Linda Maria Ronstadt (born July 15, 1946) is an American singer who performed and recorded in diverse genres including rock, country, light opera, the Great American Songbook, and Latin music.  She has earned 11 Grammy Awards, three American Music Awards, two Academy of Country Music awards, an Emmy Award, and an ALMA Award. Many of her albums have been certified gold, platinum or multiplatinum in the United States and internationally. She has also earned nominations for a Tony Award and a Golden Globe award. She was awarded the Latin Grammy Lifetime Achievement Award by the Latin Recording Academy in 2011 and also awarded the Grammy Lifetime Achievement Award by the Recording Academy in 2016. She was inducted into the Rock and Roll Hall of Fame in April 2014. On July 28, 2014, she was awarded the National Medal of Arts and Humanities.[5][16] In 2019, she received a star jointly with Dolly Parton and Emmylou Harris on the Hollywood Walk of Fame for their work as the group Trio. Ronstadt was among five honorees who received the 2019 Kennedy Center Honors for lifetime artistic achievements.

Pope John Paul II

Pope John Paul II (born Karol Józef Wojtyła –18 May 1920 – 2 April 2005) was head of the Catholic Church and sovereign of the Vatican City State from 1978 until his death in 2005.   In 2001 he was diagnosed as suffering from Parkinson’s disease. International observers had suspected this for some time, but it was only publicly acknowledged by the Vatican in 2003.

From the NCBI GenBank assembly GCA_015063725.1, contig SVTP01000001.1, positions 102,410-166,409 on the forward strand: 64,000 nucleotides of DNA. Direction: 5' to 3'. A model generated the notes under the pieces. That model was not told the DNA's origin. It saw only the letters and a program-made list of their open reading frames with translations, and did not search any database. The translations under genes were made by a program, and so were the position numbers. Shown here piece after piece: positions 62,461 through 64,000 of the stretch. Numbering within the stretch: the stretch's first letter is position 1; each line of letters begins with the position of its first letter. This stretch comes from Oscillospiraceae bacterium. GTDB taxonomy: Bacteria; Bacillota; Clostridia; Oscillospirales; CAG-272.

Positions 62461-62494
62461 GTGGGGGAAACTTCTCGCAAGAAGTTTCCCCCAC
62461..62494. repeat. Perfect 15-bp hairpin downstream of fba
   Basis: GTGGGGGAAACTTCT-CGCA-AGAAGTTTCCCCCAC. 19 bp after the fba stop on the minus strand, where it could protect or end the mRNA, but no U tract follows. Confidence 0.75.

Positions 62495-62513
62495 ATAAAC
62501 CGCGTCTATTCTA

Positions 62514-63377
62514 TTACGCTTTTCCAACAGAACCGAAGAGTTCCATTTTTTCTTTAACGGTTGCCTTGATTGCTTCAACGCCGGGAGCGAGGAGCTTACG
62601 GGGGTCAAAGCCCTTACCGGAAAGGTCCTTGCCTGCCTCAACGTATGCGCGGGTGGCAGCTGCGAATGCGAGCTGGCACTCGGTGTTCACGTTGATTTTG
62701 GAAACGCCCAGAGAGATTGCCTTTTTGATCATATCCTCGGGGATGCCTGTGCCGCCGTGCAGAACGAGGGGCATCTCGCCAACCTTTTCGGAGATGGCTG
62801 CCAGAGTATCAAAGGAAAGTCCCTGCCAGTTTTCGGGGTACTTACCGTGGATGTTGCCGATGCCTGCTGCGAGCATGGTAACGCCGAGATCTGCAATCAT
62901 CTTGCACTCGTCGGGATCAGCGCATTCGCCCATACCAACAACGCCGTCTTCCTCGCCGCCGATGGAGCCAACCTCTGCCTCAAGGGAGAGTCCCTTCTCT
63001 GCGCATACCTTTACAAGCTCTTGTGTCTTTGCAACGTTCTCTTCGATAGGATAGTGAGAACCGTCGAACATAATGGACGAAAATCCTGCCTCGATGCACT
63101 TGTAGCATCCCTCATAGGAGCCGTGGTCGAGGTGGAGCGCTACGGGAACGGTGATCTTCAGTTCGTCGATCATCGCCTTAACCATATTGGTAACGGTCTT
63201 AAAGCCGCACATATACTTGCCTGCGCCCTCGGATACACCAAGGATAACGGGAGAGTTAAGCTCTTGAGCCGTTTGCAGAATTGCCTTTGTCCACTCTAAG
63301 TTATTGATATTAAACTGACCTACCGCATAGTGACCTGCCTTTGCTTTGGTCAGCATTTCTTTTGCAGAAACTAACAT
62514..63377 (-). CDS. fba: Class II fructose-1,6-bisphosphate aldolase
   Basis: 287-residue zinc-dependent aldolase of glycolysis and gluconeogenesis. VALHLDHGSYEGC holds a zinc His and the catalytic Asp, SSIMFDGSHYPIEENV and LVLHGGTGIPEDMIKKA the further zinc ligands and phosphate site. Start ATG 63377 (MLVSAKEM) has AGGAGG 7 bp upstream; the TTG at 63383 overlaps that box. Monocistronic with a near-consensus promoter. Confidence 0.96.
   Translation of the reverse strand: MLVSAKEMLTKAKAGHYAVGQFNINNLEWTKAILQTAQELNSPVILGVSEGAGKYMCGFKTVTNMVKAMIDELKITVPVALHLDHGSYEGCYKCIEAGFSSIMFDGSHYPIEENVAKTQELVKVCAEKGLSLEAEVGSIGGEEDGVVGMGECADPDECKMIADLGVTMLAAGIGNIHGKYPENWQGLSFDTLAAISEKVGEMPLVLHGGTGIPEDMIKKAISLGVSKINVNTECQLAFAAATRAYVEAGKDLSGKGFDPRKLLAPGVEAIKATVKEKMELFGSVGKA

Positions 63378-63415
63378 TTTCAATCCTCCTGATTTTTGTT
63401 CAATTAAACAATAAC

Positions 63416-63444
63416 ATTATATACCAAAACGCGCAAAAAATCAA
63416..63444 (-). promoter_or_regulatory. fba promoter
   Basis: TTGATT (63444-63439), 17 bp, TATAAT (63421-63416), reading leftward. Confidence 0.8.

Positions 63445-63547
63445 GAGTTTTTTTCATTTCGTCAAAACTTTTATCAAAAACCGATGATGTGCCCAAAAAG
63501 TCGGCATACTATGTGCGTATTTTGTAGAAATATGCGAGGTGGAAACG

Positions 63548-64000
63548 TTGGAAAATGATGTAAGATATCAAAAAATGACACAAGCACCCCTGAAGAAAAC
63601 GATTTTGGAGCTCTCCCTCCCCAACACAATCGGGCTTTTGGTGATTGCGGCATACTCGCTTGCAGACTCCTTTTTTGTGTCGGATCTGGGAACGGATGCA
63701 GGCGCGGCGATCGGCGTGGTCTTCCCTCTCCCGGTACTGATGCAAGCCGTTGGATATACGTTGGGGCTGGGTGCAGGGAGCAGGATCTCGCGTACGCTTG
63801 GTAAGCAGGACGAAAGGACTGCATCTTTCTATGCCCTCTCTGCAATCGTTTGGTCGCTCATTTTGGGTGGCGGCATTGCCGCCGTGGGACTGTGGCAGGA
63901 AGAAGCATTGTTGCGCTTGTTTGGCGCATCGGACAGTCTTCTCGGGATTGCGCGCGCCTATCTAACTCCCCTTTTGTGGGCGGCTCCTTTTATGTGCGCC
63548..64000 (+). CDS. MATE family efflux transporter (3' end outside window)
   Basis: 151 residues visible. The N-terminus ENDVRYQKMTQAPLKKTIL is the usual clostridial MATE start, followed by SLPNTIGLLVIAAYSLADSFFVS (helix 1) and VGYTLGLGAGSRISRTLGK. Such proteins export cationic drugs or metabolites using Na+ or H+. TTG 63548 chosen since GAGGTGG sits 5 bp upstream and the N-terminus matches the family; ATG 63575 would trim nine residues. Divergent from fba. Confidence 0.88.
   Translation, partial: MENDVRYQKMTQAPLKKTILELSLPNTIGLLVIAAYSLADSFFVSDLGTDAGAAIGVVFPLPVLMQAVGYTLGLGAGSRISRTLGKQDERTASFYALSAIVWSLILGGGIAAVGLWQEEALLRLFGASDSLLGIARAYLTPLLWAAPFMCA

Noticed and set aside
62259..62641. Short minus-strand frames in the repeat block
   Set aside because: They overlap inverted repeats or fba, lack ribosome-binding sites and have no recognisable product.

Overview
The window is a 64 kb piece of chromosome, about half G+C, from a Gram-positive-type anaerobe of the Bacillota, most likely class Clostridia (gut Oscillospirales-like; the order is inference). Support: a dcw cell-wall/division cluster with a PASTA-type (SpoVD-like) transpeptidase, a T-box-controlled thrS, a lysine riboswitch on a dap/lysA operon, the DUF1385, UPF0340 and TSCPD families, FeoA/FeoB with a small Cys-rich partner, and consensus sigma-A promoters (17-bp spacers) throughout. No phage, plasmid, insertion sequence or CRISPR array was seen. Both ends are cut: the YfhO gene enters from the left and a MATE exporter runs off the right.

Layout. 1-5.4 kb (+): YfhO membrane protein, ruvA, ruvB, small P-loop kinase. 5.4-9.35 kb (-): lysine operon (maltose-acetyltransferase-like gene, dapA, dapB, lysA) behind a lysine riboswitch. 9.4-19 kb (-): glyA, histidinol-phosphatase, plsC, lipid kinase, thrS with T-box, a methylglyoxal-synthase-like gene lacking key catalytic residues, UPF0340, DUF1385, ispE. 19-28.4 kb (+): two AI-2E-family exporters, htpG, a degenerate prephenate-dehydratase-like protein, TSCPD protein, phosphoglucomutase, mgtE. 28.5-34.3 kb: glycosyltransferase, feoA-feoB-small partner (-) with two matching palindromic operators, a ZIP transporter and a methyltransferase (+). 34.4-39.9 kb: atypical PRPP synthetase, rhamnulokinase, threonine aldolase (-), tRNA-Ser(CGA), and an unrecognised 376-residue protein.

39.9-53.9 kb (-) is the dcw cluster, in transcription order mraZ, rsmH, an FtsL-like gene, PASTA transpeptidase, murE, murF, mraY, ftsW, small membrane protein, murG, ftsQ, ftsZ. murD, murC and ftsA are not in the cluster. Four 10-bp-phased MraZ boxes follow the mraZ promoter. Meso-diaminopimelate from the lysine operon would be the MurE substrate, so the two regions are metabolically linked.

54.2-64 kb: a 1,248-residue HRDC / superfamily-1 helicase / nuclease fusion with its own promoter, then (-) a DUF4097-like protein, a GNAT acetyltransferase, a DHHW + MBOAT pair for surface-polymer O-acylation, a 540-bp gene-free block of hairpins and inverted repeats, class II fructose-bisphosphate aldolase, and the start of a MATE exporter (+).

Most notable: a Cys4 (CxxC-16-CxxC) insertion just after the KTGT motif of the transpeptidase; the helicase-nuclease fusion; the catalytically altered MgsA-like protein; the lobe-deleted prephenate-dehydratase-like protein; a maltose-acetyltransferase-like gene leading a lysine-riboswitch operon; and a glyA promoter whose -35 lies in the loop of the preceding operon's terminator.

Gerald “Jerry” E. McGinnis

Gerald ‘Jerry’ McGinnis, the founder of Respironics, was a remarkable inventor and entrepreneur. He established Respironics in 1976 and played a vital role in developing the first CPAP machine to treat sleep apnea. McGinnis, a veteran of the Korean War and a mechanical engineer at Westinghouse, was known for his hard work, generosity, and guidance to others. Forbes Magazine recognized the company as 5th best private company in 1987.  He was honored with the Lifetime Achievement Award by the Pittsburgh Venture Capital Association in 2016, contributing to the growth of Pittsburgh as a tech hub. Despite battling Parkinson’s disease, he continued his work and philanthropy with determination. He passed away on January 25, 2024, just before his 90th birthday, leaving behind a legacy of innovation and kindness.